You see a brand new car that you have been drooling over for months. It’s priced at a price that is $500 below invoice, plus a $2,000 rebate! But, because money has been tight, you decide against buying the car. Three months later, your financial situation has improved and you see the same car still priced at $500 below invoice, but the rebate program ended last month. Do you buy the car?
If you are like most people, the answer is no. Why would that be? You can get a car at below INVOICE (that’s supposedly what the dealer pays for the car, not the price on the car!). The reason is that most individuals experience what is called the avoidance of anticipated counterfactual regret.
In English, that means if we bought the car now, we would feel as if we had missed out on last week’s bargain and don’t want to regret it. To avoid that pain, people will continue to pass up great opportunities even though they aren’t quite as great as “the one that got away.”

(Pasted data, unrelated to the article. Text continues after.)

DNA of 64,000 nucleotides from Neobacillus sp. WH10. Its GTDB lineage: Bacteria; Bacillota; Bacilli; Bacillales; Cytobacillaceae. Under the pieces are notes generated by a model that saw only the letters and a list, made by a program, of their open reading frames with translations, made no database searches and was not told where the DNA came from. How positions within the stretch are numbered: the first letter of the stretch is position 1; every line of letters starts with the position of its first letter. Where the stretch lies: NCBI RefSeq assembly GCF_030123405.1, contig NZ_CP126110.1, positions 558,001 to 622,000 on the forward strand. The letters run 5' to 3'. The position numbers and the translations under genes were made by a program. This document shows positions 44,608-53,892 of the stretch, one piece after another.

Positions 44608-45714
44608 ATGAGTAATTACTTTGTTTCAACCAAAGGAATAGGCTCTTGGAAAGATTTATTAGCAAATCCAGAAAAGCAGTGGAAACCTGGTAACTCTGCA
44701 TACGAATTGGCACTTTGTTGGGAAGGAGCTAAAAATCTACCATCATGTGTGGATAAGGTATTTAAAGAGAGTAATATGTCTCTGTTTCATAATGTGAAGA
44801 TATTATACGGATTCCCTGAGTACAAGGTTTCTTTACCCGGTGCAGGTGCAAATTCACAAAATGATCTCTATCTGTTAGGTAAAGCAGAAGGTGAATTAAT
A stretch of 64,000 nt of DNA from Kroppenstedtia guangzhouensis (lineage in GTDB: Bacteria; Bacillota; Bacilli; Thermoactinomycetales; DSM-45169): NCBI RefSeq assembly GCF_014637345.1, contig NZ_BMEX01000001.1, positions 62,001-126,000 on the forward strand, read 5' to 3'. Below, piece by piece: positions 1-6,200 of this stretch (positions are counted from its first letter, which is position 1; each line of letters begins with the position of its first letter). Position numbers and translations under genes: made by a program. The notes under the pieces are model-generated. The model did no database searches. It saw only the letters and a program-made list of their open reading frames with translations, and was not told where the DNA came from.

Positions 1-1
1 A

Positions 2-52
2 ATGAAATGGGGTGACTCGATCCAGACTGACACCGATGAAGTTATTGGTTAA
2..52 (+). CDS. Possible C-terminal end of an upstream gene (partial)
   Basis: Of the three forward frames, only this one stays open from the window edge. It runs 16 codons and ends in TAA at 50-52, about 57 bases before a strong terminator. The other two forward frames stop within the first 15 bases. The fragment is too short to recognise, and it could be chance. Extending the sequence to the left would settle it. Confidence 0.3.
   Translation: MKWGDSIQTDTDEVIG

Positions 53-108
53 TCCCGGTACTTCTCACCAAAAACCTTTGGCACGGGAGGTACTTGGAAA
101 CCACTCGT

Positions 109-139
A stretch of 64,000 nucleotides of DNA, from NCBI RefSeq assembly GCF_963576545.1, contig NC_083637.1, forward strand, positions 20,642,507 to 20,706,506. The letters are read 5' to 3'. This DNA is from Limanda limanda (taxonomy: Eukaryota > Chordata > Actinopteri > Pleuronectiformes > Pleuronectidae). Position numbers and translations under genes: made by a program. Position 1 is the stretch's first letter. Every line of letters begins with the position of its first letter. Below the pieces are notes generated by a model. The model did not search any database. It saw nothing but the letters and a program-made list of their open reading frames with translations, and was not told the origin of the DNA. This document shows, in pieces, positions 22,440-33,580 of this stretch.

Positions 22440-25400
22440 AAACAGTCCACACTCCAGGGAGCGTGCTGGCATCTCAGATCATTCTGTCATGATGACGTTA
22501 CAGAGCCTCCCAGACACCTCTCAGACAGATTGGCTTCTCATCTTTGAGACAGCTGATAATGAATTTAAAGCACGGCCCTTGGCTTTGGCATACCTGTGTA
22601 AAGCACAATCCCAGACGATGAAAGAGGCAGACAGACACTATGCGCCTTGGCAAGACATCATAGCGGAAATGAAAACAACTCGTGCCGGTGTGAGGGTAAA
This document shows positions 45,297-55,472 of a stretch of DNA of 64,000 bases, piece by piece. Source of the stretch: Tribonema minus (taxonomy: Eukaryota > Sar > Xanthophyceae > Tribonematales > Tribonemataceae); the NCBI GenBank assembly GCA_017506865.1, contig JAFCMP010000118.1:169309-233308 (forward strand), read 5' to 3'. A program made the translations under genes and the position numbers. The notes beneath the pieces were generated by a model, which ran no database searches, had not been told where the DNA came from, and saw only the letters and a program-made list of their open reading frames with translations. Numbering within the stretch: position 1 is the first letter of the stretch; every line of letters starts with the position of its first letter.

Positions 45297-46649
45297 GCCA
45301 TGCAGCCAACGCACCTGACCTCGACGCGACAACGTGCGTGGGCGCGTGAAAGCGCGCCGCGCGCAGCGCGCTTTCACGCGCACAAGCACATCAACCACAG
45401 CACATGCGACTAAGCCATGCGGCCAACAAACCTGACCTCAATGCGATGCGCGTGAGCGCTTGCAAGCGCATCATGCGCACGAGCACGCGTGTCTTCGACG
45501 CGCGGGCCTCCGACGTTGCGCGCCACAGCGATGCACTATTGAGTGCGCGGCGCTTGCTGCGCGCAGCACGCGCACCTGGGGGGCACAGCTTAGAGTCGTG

“No”. It’s the only thing that is more annoying to hear than, “I’ll think about it”.
Obviously, in both cases there is no intention for further decision making or even thought on the subject at hand. Therefore, the time to act, on your part, is probably….. now. Or, maybe it was time to act five minutes earlier by precluding “no” in the first place….
Most of the time they (your client, customer, the girl) simply say “no”. They don’t mean anything by “no”. It isn’t even typically an answer that really means “no” or even “probably not”.
“No” simply means, “my unconscious mind doesn’t think it responds and the response that keeps me in the status quo which is what I’m familiar with says ‘no'”.
It is a reaction.
When the doctor tests your knee reflexes, you do not think, “OK, now, logically I can be reflexive and will swing my knee forward three inches in 1/3 of a second after it is gently struck”. It simply moves. It reacts.
It…. says…. “no”.
Does this mean that all “no” responses are up for grabs? Turn the page…